Small Scale Farming
Sustainability and self-sufficiency were woven into everyday life on a country estate. Starting in 1906, Brucemore steadily expanded, creating a small-scale farming operation that eventually included a cutting garden, chicken coop, barn, beehives, alfalfa field, and orchard.
Following the economic turmoil of the Great Depression, large country estates became increasingly expensive to manage, and eventually fell out of fashion. During the Hall residency in the 1940s, parts of the property were sold, including some of the cutting garden.
Explore the Cutting Garden
The Douglases used the cutting garden to grow both vegetables and flowers for use throughout the estate. Irene Douglas and her daughters often donated excess produce to the community. They gave flower bouquets to friends, as well as patients at the local hospital.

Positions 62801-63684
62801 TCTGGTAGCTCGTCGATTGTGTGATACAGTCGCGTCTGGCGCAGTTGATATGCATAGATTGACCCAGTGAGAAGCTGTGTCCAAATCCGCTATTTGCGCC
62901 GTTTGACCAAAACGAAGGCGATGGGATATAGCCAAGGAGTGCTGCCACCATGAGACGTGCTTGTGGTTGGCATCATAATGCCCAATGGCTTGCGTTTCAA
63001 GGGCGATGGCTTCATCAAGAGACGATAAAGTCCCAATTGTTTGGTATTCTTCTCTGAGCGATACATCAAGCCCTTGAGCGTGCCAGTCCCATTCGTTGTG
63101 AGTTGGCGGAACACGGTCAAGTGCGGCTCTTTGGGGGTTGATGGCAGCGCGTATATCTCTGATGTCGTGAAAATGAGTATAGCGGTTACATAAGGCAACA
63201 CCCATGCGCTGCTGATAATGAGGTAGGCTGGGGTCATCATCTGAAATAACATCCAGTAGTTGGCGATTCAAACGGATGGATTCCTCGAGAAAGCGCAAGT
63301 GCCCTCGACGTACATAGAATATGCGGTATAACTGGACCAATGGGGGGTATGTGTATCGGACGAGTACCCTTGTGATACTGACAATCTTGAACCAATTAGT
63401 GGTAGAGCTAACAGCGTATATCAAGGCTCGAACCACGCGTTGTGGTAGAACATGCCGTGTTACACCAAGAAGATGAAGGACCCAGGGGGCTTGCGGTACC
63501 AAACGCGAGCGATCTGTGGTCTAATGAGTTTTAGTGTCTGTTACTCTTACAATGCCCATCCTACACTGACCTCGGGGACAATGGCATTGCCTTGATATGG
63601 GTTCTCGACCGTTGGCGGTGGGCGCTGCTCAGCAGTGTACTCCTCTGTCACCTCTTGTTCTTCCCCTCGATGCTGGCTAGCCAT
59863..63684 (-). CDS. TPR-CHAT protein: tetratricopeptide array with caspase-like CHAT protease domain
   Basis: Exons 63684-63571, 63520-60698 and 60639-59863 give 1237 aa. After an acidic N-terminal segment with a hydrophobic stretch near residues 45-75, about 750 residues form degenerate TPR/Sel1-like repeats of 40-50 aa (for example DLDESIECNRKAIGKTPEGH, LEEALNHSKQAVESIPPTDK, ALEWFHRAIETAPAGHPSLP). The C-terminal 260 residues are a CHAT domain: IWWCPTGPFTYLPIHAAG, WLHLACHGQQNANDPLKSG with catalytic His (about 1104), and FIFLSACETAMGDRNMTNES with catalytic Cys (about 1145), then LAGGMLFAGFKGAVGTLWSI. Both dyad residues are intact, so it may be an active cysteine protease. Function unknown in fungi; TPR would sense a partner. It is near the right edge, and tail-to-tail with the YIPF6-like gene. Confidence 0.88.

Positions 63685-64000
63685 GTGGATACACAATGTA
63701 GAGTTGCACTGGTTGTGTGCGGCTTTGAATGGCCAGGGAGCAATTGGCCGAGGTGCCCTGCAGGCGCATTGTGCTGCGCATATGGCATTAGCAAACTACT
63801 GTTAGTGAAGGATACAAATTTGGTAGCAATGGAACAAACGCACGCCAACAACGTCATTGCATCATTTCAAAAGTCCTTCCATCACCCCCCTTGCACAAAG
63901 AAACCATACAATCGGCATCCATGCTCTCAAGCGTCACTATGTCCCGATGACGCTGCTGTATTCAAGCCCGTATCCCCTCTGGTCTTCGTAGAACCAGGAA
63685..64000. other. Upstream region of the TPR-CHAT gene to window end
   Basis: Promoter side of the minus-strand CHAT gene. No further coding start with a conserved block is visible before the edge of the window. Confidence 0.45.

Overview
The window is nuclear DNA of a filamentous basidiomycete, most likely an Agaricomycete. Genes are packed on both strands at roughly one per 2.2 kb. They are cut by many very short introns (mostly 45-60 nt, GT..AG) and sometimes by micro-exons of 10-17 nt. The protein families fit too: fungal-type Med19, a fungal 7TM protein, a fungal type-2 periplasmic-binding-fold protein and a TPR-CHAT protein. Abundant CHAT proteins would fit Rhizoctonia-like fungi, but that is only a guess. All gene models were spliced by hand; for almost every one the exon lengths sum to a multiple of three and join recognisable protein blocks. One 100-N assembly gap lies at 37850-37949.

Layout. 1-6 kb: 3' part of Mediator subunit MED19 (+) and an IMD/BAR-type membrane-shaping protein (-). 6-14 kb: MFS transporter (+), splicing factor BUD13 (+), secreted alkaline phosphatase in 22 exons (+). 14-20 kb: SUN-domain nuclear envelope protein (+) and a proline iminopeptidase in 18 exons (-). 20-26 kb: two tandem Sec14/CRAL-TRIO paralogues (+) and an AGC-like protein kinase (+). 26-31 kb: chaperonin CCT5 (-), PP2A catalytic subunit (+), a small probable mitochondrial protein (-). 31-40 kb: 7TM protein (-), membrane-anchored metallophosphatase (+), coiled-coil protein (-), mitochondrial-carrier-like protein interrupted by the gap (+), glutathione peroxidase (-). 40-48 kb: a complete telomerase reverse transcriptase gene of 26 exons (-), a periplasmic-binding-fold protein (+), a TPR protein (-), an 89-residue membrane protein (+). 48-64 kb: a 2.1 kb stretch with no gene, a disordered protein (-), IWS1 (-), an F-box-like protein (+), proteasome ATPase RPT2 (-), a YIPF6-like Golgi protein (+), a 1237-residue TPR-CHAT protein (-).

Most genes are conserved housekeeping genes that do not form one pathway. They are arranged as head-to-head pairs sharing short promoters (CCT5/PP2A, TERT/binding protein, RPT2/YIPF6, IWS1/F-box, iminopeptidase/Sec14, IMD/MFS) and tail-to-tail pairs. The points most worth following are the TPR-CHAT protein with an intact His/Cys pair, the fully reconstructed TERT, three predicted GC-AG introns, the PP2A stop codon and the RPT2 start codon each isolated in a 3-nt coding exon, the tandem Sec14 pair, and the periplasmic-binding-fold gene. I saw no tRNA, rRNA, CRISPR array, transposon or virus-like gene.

Brucemore began a partnership with Feed Iowa First in 2020, using the historic garden to grow produce for area food pantries.
Out of Sight
Brucemore’s landscape and driveways were designed to create stunning vistas of the mansion and an illusion that the property expands as far as the eye can see. The mansion is situated at the back of the property to emphasize its vast, sweeping lawn while the working part of the estate (the greenhouse, cutting garden, and surrounding features) remains hidden from view.